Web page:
In Hate List, Jennifer Brown delivered a powerful story about grief, friendship, and forgiveness in the aftermath of a school shooting. Now, she explores an evocative new narrative while digging deeper into the themes first touched upon in her debut novel.David Judy knows what it's like to be bullied. Shy and gentle, with a soft voice and "a girl's name for a last name," he is a prime target. Thankfully, there's one girl David feels at ease with -- Valerie, the girl who's been dating his neighbor and sometimes-friend, Nick. Valerie is kind to David and pulls him into their circle of outcast friends, where he finally feels like he (sort of) belongs. So when David starts to suspect that Nick and his friend Jeremy are planning a revenge plot against their tormentors, he wrestles with whether or not to tell someone. By the time he finally works up the courage to say something...it's too late.David tries to put what he knows behind him -- to forget and move on -- but that's hard to do as senior year starts and he watches his old friend, Valerie, struggle in a deep, dark place of guilt and confusion. It's time to speak up. David may not be able to end bullying, but by standing up, he might just make a difference. And that's what matters.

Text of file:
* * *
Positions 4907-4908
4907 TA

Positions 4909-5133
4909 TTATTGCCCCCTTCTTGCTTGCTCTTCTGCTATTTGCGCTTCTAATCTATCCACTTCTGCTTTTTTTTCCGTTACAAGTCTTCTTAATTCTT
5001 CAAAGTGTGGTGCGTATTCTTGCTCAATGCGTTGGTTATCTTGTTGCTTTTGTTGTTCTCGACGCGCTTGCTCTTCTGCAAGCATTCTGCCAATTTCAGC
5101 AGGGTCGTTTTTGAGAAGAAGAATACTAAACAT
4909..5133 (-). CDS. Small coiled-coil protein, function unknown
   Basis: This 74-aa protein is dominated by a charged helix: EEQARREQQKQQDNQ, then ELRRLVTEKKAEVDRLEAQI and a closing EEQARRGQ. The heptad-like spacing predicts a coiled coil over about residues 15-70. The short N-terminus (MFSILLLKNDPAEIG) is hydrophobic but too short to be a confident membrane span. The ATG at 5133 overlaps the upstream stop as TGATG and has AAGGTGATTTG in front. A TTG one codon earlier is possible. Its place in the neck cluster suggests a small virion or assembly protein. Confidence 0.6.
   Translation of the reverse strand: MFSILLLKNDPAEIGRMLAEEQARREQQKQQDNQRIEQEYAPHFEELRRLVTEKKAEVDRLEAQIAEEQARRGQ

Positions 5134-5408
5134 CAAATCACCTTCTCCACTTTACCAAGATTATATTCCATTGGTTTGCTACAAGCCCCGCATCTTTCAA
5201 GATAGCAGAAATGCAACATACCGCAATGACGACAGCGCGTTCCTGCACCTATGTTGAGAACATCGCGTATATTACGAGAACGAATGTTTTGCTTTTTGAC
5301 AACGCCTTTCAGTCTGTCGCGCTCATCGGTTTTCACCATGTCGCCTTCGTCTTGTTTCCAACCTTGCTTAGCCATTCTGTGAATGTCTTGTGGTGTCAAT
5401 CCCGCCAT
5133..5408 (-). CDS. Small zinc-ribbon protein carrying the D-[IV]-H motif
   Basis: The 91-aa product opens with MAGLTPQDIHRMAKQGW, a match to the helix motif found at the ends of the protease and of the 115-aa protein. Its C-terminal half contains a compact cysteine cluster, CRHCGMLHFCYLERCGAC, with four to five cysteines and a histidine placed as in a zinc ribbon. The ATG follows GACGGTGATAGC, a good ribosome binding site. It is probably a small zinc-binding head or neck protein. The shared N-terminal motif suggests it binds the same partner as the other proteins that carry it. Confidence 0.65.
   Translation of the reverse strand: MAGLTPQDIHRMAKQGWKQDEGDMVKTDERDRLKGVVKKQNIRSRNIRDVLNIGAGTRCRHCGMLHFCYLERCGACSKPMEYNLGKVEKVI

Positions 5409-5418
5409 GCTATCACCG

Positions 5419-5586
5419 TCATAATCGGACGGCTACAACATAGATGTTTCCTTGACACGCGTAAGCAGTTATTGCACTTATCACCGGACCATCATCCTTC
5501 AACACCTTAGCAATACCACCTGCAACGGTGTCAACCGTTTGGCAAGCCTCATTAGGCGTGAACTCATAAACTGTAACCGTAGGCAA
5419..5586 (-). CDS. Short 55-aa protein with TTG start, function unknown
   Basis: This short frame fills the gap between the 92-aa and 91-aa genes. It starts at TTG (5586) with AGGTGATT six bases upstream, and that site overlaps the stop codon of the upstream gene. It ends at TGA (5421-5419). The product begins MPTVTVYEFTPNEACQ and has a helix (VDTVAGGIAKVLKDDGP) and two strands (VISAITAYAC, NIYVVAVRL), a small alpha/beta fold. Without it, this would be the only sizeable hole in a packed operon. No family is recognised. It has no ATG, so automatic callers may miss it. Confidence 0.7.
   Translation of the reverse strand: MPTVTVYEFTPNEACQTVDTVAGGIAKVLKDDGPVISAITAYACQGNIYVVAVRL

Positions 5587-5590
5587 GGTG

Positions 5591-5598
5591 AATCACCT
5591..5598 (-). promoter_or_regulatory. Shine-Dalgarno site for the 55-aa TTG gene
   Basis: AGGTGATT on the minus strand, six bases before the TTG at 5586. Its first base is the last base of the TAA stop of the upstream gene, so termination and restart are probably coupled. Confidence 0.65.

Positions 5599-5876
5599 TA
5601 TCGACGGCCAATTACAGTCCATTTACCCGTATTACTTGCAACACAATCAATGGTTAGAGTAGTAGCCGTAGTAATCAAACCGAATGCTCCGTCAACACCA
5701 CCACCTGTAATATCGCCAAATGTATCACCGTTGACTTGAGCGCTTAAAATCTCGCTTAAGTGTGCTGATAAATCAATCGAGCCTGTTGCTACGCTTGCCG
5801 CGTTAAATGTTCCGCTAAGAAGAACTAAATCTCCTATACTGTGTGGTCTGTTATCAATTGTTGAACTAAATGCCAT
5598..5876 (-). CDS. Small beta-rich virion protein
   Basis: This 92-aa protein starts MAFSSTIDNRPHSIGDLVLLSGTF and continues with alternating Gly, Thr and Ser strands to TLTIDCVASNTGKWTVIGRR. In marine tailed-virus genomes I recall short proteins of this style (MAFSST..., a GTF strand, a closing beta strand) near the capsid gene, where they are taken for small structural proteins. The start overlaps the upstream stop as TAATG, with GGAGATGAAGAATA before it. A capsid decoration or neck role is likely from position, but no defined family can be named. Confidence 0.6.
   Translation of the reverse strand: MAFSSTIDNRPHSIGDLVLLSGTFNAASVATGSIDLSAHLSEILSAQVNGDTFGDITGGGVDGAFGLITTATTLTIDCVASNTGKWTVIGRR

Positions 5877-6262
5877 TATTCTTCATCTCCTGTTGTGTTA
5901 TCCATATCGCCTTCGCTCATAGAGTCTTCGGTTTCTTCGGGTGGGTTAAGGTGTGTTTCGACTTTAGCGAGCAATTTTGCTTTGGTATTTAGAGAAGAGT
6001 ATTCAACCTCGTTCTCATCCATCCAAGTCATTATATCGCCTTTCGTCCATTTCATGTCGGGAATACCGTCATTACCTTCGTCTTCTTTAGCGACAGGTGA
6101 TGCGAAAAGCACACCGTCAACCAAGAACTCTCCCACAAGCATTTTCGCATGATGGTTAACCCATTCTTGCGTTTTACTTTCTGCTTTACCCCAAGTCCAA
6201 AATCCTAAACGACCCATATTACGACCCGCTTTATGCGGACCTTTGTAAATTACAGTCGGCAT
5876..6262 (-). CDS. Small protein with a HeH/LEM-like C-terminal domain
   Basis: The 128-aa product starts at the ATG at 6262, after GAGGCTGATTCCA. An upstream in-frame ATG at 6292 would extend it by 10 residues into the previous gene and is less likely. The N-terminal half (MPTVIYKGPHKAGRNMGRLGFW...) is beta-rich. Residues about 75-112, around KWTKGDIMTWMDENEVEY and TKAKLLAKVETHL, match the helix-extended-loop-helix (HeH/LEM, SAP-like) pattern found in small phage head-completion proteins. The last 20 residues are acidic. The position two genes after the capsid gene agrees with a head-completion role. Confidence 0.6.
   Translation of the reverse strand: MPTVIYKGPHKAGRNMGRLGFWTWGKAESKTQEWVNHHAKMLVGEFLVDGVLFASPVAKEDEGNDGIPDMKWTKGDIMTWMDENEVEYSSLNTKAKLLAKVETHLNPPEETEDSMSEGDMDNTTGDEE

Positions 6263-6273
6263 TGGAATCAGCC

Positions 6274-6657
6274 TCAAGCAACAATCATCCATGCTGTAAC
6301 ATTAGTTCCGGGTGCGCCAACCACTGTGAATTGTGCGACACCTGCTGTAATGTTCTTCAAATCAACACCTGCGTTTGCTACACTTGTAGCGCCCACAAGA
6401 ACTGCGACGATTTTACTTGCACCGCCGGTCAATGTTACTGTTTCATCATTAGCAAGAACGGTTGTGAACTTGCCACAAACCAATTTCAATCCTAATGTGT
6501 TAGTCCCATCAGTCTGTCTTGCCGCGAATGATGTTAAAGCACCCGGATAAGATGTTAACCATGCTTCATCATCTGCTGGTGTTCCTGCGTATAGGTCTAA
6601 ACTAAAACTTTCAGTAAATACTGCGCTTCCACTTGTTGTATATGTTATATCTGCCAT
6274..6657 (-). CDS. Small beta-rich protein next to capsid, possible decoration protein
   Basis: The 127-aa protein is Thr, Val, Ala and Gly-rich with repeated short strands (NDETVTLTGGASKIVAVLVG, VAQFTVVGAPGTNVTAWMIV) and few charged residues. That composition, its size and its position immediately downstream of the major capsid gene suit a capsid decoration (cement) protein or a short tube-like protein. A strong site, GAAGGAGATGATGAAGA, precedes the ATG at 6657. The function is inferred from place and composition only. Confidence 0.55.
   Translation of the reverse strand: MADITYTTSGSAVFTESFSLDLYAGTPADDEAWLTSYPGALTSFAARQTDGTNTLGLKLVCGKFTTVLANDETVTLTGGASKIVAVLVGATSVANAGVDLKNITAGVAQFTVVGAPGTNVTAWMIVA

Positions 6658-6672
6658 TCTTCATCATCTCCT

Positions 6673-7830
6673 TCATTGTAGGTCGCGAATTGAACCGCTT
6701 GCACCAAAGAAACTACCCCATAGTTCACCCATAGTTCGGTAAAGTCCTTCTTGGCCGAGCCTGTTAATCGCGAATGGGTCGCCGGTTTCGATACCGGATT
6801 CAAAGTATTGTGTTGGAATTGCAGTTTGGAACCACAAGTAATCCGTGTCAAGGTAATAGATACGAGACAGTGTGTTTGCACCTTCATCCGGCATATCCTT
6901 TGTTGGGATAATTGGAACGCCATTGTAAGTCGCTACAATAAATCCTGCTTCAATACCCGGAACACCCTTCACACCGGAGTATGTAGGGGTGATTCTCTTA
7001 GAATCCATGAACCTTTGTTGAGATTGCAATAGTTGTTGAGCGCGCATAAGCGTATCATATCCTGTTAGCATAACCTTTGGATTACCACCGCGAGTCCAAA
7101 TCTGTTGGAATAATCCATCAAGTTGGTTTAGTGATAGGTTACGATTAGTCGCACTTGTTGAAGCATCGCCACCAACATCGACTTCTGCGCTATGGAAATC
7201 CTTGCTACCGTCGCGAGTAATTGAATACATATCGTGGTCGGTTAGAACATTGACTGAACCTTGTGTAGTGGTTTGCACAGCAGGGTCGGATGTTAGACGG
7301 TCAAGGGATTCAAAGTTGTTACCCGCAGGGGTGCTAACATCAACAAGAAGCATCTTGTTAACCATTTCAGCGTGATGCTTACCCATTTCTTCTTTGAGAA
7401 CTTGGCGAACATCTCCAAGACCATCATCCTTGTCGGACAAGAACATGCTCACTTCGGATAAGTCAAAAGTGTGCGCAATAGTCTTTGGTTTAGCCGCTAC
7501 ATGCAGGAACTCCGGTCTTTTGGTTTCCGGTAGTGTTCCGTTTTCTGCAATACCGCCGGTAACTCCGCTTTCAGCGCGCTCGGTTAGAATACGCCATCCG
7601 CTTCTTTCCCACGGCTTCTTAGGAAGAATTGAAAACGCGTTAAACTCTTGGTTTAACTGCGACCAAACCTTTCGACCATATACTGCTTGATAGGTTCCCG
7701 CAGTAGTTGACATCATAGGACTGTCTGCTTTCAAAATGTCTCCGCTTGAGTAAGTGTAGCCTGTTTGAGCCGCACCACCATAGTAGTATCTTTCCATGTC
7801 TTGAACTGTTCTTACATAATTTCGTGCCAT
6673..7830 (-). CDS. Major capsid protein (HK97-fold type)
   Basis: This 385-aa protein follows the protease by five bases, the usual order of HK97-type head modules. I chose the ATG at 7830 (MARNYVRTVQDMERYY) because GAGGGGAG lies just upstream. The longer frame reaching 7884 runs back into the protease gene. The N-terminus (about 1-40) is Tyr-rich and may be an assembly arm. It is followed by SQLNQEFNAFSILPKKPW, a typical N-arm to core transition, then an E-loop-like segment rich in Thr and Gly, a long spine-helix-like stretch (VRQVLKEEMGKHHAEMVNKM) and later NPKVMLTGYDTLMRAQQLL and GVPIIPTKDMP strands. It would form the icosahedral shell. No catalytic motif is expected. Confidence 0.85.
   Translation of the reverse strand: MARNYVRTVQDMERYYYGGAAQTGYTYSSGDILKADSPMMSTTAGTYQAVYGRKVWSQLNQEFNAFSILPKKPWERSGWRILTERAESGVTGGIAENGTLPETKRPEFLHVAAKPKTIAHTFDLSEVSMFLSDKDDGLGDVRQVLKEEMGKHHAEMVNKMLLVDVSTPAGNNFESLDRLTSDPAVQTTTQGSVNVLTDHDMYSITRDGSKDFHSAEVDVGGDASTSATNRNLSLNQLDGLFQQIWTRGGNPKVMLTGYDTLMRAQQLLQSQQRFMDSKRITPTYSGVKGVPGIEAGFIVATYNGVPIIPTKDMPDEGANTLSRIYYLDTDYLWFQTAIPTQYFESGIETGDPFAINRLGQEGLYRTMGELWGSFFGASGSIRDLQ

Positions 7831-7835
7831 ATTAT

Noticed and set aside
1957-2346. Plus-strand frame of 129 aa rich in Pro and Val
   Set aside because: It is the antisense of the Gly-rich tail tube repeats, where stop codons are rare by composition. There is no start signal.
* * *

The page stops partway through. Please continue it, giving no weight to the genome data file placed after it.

Yonkers, New York, finds its place on the literary map of America. Transcending all the limitations of "ethnic literature" and mobster stereotyping, David Prete flawlessly (and seemingly effortlessly) nails Italian-American life to the page and elevates it to a new place in American writing. Say That to My Face introduces us to Joey Frascone and his family and friends in the tense, violent, racially divided Yonkers of the Seventies and Eighties. His childhood segmented between four homes and his teenage dreams pulling him towards the challenge and excitement of New York City, Joey is a handsome kid whose intense and conflicting loyalties threaten to tear him apart. Whether responding to the crush of a motherless girl whose sister he adores; flirting with danger during the terrifying summer of mass-murderer "Son of Sam"; cheating his teammates of a victory to save a friend on the ballfield; watching his mother play softball against his father ("in her lovely red dress, she pretended to fix her crotch and spit out a wad of chewing tobacco... With one shake of her ass in the batter's box of a church parking lot, my mother dropped thirty years"); or struggling with the mind-blowing high of a lifetime while running drugs from Jamaica, Frascone wins the reader's steadfast allegiance as he tries to figure out where his own truest loyalties lie. Capturing people in flux between their better and worse selves, David Prete is one outstanding storyteller. With hilarious, thrilling, and painful accuracy, he evokes the color and poignancy and humor of Italian-American speech and the characters who use it. Like barman Frank Gianguzzi, whose favorite term of affection is "coog," from the Italian "cugino," or cousin, or any of its variations: "coog-o, coogini, coogette, coogie coog, coog a'bell, coog a'brut." Or Benny Colangelo, the quintessential neighborhood guy, "emanating his future. A future of work, neighborhood, family, and the beautiful poetry of routine." Or Joey's butcher grandfather, scratching his grandson's back with his thick, heavy butcher's nails, as he yells, "Look at the prince here." Or his Uncle Gingy, whose motto -- "the one thing you don't mess with is family"-doesn't seem to apply to how he treats his wife. Having come of age among characters as memorable as any in Faulkner's Mississippi, Joey finds that even when he escapes Yonkers for the sophisticated city sparkling at the other side of the bridge, his past isn't forgotten: the past isn't even past.